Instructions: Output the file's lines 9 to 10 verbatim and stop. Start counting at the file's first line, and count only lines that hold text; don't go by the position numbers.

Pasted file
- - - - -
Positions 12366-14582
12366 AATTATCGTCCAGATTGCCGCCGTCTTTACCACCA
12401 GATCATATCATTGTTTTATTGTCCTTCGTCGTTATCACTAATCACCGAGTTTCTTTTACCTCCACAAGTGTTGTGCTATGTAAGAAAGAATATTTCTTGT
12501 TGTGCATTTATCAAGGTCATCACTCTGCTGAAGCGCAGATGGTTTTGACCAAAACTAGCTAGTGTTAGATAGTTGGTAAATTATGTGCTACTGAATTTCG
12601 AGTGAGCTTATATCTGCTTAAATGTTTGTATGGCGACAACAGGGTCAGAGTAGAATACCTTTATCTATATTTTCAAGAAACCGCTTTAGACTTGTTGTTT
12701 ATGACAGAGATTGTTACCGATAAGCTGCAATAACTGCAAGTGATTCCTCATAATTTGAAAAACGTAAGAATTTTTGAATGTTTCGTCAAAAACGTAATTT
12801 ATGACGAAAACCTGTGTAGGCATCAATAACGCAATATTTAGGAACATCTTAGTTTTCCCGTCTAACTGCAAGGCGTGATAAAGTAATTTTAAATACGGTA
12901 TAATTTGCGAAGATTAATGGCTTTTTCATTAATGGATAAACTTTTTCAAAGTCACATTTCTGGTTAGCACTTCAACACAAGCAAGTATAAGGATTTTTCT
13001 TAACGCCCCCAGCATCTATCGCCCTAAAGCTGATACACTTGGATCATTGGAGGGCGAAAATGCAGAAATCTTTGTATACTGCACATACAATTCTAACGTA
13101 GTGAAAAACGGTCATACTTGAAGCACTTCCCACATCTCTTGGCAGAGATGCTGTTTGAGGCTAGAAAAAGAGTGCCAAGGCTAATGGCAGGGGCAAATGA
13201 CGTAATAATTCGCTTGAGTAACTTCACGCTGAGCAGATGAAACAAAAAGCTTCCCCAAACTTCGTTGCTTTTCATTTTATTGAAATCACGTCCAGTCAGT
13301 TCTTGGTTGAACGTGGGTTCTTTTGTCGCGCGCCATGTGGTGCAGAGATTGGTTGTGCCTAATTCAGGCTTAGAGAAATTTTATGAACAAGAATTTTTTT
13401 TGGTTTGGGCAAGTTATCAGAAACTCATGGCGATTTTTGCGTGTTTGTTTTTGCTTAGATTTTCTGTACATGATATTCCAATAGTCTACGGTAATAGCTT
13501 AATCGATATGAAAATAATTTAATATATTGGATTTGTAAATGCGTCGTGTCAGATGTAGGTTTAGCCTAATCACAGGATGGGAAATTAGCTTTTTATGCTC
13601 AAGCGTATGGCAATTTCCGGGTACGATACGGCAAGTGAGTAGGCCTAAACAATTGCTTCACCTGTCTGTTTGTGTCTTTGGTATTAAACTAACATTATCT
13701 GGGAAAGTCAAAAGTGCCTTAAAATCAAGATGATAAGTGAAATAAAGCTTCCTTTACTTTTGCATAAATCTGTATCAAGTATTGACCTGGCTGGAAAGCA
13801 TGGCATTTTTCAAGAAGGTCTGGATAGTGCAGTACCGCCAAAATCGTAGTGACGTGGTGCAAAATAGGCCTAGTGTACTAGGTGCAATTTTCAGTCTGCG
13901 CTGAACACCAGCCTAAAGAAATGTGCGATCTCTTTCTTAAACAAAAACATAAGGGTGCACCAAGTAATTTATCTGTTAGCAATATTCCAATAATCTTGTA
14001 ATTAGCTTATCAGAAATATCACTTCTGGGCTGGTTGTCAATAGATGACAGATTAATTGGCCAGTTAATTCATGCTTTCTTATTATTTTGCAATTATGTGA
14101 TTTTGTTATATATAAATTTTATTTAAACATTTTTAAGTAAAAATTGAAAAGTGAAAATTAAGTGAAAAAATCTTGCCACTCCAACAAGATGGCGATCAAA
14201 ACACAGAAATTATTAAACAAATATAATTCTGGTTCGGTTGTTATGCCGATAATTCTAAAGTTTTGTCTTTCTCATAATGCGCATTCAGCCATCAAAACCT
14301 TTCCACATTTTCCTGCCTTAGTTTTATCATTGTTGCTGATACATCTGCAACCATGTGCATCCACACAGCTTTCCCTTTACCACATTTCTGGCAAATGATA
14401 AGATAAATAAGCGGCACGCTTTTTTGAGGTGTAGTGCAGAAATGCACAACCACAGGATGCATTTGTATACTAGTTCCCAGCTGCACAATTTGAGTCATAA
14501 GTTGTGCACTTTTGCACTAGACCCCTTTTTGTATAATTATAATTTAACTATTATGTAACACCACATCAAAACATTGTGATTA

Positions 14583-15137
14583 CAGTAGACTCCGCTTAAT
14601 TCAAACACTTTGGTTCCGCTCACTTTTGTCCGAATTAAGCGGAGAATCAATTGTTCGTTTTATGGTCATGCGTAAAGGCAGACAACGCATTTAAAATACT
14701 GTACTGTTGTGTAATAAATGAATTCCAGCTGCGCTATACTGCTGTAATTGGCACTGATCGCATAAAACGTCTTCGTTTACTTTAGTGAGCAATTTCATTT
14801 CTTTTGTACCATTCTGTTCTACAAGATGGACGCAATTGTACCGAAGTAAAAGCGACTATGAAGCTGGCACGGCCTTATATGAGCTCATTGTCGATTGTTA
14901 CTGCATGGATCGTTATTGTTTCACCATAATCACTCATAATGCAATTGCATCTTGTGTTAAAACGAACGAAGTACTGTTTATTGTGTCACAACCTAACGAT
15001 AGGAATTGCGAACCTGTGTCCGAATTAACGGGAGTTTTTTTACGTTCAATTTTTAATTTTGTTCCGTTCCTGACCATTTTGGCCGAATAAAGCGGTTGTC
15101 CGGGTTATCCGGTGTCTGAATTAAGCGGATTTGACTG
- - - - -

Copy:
13001 TAACGCCCCCAGCATCTATCGCCCTAAAGCTGATACACTTGGATCATTGGAGGGCGAAAATGCAGAAATCTTTGTATACTGCACATACAATTCTAACGTA
13101 GTGAAAAACGGTCATACTTGAAGCACTTCCCACATCTCTTGGCAGAGATGCTGTTTGAGGCTAGAAAAAGAGTGCCAAGGCTAATGGCAGGGGCAAATGA